No Labels, the self-styled centrist political group that might run a third-party candidate for president, claims that Democrats are guilty of waging an “anti-democracy” campaign against them. But Joel Payne of the progressive advocacy group MoveOn says No Labels has it exactly backward—that they’re the ones who have a distaste for democratic principles.
While Democrats and Republicans have a nominating process that involves primary elections, which allows for “the voice of the people to come through,” Payne said, “that does not exist for No Labels. Their process is the modern-day incarnation of the smoke-filled room. It is a small group of powerful, elite folks in a boardroom in D.C.”
Payne, MoveOn’s communications director, was speaking at The New Republic’s Stop Trump Summit on Wednesday, alongside Al From, founder and former CEO of the Democratic Leadership Council, and Tiffany Muller, the president of End Citizens United.
“We all agree on one thing very critically, and that is if you’re going to beat Donald Trump you need to be united,” Payne said. “That’s why we’re here talking about No Labels today, which I know may seem like a little bit of a diversion, but it’s really not,” he added, because the key to beating Donald Trump “is to prevent voters from being distracted by other choices.”
No Labels insists that it is a moderate, bipartisan group, but its financial backers include Harlan Crow, the billionaire who has showered Supreme Court Justice Clarence Thomas with gifts. The group also claims that a significant number of American voters dislike both Trump and President Biden and are craving a third option, but analysts believe a moderate candidate would largely pull voters from Biden, thereby increasing Trump’s chances of returning to the White House.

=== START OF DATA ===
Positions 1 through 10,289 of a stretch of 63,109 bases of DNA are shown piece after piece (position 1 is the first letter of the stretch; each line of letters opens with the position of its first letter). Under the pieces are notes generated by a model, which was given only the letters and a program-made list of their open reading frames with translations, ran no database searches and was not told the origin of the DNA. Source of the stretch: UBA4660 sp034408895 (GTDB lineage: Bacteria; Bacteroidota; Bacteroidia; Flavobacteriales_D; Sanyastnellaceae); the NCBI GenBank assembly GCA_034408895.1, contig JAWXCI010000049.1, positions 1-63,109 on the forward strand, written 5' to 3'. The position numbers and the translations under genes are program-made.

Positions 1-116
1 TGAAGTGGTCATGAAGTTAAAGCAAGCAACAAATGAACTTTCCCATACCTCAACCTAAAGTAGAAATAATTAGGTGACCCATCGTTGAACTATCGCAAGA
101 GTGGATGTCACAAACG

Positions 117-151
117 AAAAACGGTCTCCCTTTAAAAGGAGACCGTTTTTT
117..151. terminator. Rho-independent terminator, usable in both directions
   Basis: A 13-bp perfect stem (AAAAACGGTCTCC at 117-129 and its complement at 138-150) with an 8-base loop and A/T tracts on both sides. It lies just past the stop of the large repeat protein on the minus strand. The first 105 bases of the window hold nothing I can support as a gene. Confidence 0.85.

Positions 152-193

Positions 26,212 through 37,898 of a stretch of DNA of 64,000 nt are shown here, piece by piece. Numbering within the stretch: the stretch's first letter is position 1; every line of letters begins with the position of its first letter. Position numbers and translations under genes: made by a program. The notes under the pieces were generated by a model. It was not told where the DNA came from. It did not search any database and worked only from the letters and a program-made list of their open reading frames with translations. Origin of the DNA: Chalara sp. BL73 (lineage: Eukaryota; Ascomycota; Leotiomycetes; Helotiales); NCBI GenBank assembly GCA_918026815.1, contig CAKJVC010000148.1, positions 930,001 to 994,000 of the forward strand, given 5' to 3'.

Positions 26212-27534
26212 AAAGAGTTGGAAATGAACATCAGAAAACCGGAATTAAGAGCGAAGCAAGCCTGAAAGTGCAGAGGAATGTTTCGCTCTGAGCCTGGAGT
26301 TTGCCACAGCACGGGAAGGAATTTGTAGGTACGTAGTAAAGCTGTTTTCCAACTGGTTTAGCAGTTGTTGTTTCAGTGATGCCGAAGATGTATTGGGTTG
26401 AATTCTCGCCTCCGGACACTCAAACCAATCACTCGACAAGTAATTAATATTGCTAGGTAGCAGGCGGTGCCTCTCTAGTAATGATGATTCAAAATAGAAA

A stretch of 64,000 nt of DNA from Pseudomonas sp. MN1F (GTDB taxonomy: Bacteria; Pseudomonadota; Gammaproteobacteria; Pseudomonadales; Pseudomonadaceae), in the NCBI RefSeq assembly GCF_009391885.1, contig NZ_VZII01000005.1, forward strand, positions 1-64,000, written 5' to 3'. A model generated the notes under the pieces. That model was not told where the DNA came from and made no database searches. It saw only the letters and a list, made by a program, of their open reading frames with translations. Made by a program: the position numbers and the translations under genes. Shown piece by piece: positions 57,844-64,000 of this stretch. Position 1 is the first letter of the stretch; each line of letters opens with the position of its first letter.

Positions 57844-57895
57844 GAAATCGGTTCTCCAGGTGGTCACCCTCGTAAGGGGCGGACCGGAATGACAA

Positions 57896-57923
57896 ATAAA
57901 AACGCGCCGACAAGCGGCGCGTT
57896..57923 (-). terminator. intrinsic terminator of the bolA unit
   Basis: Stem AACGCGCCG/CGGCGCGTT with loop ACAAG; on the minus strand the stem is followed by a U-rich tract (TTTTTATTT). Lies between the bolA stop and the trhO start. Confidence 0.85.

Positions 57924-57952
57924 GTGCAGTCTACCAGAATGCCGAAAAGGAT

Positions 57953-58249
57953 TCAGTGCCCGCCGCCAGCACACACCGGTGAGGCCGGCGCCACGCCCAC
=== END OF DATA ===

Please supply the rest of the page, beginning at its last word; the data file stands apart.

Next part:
“No Labels, the people they claim to want to represent, people who want to save democracy, are not going to be well served by No Labels,” he said, “because a No Labels run is going to make it easier for Donald Trump to win.”
To counter No Labels, Payne said, MoveOn is “trying to do more grassroots activation, more direct outreach to voters, to citizens just making sure folks know the real stakes that we’re dealing with here.” He said his group has gathered signatures from more than 50,000 people who want to stop No Labels.
But Payne acknowledged that it’s hard to organize political opposition to No Labels because its work is so “nebulous.”
“You’re asking people to plug in and worry about this kind of inside-the-Beltway group that has like a lot of money, and you know, really operates in an undemocratic, small-d way,” he said. “That’s a high bar that we’re asking citizens to check into.”